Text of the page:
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Building business: Young entrepreneurs showcased at CEO event

Amber Moen operates her very own custom blanket making business. She has been in business for two years. Michael Denny/Wadena Pioneer Journal1 / 6
Moen specializes in tie blankets. Michael Denny/Wadena Pioneer Journal2 / 6
Cindi Koll, Central MN Class Facilitator, oversaw the showcase. Michael Denny/Wadena Pioneer Journal3 / 6
Jayson Young is the owner of Cat Entertainment Systems and he spends his time constructing unique cat trees. Michael Denny/Wadena Pioneer Journal4 / 6
Jaron Englund had many interested parties checking out his bath bombs. Michael Denny/Wadena Pioneer Journal5 / 6
After taking a course in digital photography, Nicholas Johnson realized he had a passion for still photography. Michael Denny/Wadena Pioneer Journal6 / 6

The Central Minnesota CEO Trade Show presented several newly formulated area businesses. This event is unique because it focuses on the businesses started by young entrepreneurs, specifically high school students from rural areas. The end goal of the program is to educate the youth on the rewarding path to starting a business while contributing to the economic growth of the region.

The event was held at Massconi's in Verndale with seven businesses displaying services. Blankets, cat trees, bath bombs, and painting tools filled the room with onlookers and potential customers asking a bevy of questions. Cindi Koll, Central MN CEO class facilitator, observed her business savvy students from afar while mingling with guests. She explained that CEO is an opportunity for students to learn the many steps of starting a business, the majority of which, wouldn't be learned until adulthood. The importance of marketing, accounting, and creating a desirable product were pillars of their training during the last nine months.

Amber Moen had tie blankets spread out over a table. The carefully crafted blankets feature playful patterns and eye catching designs. She is in the second year of operating her business, "All Tied Together." Moen stated that the most difficult part of owning a business involves gaining new customers but also explained that being in control of the business from the ground up is very rewarding. When asked for advice for other young people interested in starting a business, she said, "Don't give up, it will come eventually."

At a center table sat Jaron Englund, the owner of "JaBomb." His business is devoted to the creation and sale of bath bombs. "If you need an explosion for your tub, I'm your guy," said Englund. After learning how to produce his products online he set out to make his own, a task that proved challenging at first. He explained that in order to make a good bath bomb you have to get the perfect consistency by using several ingredients. He urged potential entrepreneurs to seek out information from already established business owners.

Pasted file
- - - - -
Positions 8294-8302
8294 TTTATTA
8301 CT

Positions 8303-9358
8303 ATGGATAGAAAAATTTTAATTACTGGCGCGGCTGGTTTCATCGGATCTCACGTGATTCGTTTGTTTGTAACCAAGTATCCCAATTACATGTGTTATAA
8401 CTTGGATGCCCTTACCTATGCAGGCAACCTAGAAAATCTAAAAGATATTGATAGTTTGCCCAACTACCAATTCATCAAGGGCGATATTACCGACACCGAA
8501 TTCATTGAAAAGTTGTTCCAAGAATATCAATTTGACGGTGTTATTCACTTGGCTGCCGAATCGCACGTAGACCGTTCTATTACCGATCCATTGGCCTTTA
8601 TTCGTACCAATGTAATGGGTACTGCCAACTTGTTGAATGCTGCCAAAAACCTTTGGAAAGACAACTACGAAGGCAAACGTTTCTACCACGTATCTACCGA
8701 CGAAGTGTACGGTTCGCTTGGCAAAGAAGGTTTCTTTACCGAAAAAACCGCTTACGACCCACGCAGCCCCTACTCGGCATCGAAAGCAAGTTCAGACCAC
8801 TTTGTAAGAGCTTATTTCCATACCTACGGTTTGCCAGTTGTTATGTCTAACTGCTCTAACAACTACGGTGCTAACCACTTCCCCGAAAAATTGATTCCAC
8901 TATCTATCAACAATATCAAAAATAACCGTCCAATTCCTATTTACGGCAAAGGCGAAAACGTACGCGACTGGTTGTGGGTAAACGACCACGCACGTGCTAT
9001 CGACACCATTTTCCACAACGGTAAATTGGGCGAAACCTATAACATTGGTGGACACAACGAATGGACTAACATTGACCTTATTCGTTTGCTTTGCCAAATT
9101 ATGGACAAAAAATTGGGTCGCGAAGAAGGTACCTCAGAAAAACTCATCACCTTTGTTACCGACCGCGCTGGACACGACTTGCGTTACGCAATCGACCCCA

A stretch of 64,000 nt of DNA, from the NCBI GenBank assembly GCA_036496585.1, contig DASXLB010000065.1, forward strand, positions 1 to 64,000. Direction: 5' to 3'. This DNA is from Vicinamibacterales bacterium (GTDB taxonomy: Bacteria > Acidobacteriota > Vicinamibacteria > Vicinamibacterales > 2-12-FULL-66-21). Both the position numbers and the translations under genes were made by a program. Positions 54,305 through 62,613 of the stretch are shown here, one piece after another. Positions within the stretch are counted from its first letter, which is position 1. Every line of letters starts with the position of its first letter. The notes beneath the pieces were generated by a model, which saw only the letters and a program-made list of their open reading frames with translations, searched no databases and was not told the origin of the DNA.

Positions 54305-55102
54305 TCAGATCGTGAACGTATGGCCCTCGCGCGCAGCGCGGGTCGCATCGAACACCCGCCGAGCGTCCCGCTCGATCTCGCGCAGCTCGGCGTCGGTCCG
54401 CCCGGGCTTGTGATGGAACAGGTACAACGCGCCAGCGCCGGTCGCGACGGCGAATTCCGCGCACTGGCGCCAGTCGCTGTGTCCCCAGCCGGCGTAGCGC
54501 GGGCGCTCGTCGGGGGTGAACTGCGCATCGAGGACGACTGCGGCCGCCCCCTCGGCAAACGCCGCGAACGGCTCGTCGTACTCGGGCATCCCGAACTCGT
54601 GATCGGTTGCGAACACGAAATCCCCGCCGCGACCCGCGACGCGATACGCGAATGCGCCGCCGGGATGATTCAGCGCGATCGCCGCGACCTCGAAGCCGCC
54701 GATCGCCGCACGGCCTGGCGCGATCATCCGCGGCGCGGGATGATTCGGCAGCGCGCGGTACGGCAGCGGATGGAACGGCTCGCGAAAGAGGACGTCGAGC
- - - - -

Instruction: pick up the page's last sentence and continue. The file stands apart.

Cat Entertainment Systems takes the construction of cat trees to a whole new level. From simple builds, to converting an actual tree into a playground for kitties, Jayson Young can do it all. His business is in its first year and he works on small orders to custom. A smaller tree can take around five to six hours. He stated that the hardest part of owning a business can be attributed to advertising.

NMJ photography had framed pictures on display and business cards at the ready. Not too far from the display was the photographer himself, Nicholas Johnson. His business is brand new. After taking a digital photography class, he set out to start is own imaging business. He's even taken some senior pictures recently. Johnson enjoys the freedom of running a business but doesn't care too much for deadlines. Johnson enjoys landscape photography and portraits.

The CEO Trade Show is the culmination of many months of hard work. The class toured 40 businesses within central Minnesota, solicited sponsorships, networked, and started their own small businesses. Additionally, the group conducted "Ham Bingo," as a special event.